No visit to Uganda can be complete without experiencing the gorillas. But Bwindi Impenetrable Forest has so much more to offer, says Sam Pinnell.
Our approach to the gate of Bwindi Impenetrable Forest is an eye-opener. It’s horrifying to see the dead straight line where the protected forest begins and where humankind stops its encroachment. As we arrive at Buhoma Lodge, on the western edge of the park, there is a massive electrical thunderstorm. But nothing can dampen our increasing excitement: tomorrow is G-Day!
A date with gorillas
At 7am, bearing gaiters, walking sticks, rain jackets, water and packed lunch, we head off to Bwindi Park HQ. The morning starts with local dancers, a health and safety briefing, and an introduction to our porters. A porter is not compulsory, but the money goes straight to the person and is a direct way of supporting the local community. And as we found out, they are worth every cent they earn. We are allocated to groups, easy, medium or difficult, which essentially means the distances the gorillas are from the start. Admin completed, kitted up, it’s time to go…
The forest is beautiful in the dappled light and the first part of our walk is along an easy path. Yonah, our ranger, points out the trees that the gorillas like with their various fruit and seeds. A little further, we turn off the path to follow a fresh gorilla track. It’s literally a track through the undergrowth. Soon we are jumping streams, slip-sliding down the muddy bank and climbing up the other side. Our sticks are invaluable, as is Isaiah, our porter, who grips my hand firmly so I don’t lose my footing.
About an hour and a half from HQ, we stop. Yonah says the gorillas are in the next clearing. He gives us final instructions, we follow him around the bush, and there they are! We watch for the next hour as the troop members climb trees, forage, descend, walk past us, sleep and play.
Also read: Gorilla trekking in Uganda – Johann Groenewald details what to expect and weighs up the choice between Uganda and Rwanda
Leader of the pack
Right near the end, the second silverback approaches and poses for us. He lies down about a metre from where we stand. The rest of our group move off to view another gorilla, but we stay. Suddenly the silverback rolls over and looks me straight in the eye. His eyes are gentle and curious, and he looks deep inside me as if to ask, “Why are you here?” I can see exactly why the females love him. He is gorgeous. We choose to spend our final five minutes alone with him.
Every report you read or hear about the gorillas tells you that it is amazing. But there really are no words adequate to describe that time: emotional, soul-filling, and incredibly, unbelievably special.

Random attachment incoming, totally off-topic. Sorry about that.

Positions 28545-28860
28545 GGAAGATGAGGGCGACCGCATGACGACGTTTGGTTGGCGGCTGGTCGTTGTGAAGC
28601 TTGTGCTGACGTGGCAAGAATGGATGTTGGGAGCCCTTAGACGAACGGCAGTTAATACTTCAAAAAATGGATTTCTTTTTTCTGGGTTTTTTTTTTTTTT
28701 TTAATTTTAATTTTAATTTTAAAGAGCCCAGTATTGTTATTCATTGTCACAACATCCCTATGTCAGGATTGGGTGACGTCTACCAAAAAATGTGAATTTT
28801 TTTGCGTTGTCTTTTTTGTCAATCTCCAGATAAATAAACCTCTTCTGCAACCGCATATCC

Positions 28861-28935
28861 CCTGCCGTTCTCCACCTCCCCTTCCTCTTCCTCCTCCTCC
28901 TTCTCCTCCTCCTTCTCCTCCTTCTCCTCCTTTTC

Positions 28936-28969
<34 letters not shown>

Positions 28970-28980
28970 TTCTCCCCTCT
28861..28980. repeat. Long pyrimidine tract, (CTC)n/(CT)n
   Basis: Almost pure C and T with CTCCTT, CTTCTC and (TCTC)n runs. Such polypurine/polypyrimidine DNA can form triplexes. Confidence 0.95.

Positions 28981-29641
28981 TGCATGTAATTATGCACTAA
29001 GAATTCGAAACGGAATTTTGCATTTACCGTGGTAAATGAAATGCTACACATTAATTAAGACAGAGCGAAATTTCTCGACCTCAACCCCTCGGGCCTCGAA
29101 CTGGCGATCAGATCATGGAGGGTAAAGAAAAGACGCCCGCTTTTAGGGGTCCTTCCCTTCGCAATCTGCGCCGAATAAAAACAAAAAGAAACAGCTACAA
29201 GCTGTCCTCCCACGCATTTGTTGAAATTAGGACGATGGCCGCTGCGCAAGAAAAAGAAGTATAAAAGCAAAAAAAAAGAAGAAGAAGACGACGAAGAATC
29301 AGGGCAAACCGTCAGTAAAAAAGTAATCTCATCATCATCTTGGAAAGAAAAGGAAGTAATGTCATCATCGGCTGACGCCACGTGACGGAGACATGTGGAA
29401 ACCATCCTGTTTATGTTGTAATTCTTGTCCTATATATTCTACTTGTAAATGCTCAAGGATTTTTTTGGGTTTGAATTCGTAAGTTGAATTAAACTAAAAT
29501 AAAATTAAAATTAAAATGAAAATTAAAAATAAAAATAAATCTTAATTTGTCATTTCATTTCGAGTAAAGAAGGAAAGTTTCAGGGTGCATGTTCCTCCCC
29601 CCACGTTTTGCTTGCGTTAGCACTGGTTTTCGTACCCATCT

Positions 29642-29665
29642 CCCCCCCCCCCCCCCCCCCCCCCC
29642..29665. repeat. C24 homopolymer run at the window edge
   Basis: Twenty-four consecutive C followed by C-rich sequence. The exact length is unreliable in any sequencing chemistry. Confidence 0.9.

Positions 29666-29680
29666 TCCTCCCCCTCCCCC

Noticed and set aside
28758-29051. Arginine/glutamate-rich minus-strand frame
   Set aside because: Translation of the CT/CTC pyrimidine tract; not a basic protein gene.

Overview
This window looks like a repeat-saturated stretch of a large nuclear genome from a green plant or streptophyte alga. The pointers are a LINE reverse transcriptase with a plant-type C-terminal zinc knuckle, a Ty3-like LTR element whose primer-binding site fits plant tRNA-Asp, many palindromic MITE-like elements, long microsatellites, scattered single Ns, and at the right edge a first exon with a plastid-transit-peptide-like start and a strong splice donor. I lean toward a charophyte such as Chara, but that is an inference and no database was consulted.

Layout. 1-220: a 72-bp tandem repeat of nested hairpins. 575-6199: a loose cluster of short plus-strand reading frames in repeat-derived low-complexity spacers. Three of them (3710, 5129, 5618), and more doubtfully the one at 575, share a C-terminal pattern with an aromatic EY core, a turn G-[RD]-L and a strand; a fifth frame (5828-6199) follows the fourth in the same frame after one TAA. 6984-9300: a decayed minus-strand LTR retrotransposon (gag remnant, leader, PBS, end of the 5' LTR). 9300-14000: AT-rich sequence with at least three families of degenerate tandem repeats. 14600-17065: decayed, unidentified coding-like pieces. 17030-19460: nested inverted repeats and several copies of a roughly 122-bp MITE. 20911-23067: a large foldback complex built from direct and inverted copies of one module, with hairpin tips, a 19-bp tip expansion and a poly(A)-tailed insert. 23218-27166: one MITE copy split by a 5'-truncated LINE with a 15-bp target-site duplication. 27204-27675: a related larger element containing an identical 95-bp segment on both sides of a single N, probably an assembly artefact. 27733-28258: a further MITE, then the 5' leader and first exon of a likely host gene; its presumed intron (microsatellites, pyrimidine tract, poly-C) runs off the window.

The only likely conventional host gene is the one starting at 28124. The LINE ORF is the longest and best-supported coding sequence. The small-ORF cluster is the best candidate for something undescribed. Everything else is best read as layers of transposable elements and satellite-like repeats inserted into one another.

An inspiring community
Later in the afternoon, we drive to the Ride4aWoman project. We meet Evelyn, who started the project in 2009 to provide employment to the women in her community. Over 300 ladies from 11 villages now work at or with the centre. They rent out mountain bikes to visitors, run a coffee shop and restaurant, and offer 10 furnished rooms to rent. The woven baskets and quilted items are exquisite. My only sadness that we have such limited space so can’t buy too much. It’s an inspiring project, more so because the vision and start-up came from someone within this community. Ride4aWoman is definitely worth visiting.
Birding in the forest
A new day in Buhoma and a day for birding. The lodge has put us in contact with Apophia, one of the community bird guides. It’s a clear morning as we set out and our bird list grows. Buhoma is a birding hotspot, and a day with a knowledgeable guide is highly recommended.
Today we transit through the park to the Ruhija sector on the eastern edge. It’s the most scenic drive up and down the volcanic hills. At 2,340m, Ruhija catches us by surprise and our winter woollies have to make a sudden appearance! We spend the night at Broadbill Forest Camp. Our safari tent has an uninterrupted view over the forest. A three-course dinner to the sounds of the local musician at this community lodge is very good value at $10pp.
Amos is our bird guide the next morning. In our 1km walk outwards, Amos finds 15 new species of birds for us, with fantastic sightings of five endemics. There is also much evidence of the forest elephants. Although we don’t see any, it’s such a warming thought to know that we are in their presence. On the way back, Amos points out a magnificent three-horned chameleon. It’s a spectacular drive out of Ruhija as we descend the mountains. It’s been a truly special time in Bwindi and we will definitely come back here another day.
Good to know
The best times to visit the gorillas are from June to September and in December. There is less rain, so the going is easier underfoot. Note that permits can sell out quickly during this period. The low season of January to February has few crowds and little rain.
A permit costs US$700 and gives the visitor an hour with the gorillas. It includes park entrance and ranger fees.
Where to stay
Accommodation is mostly of the lodge variety, but there is camping at the Buhoma Community Rest Camp, on the edge of the forest. Broadbill Camp is also in the process of building a campsite. These options will make Bwindi a more affordable option for many South African overlanders.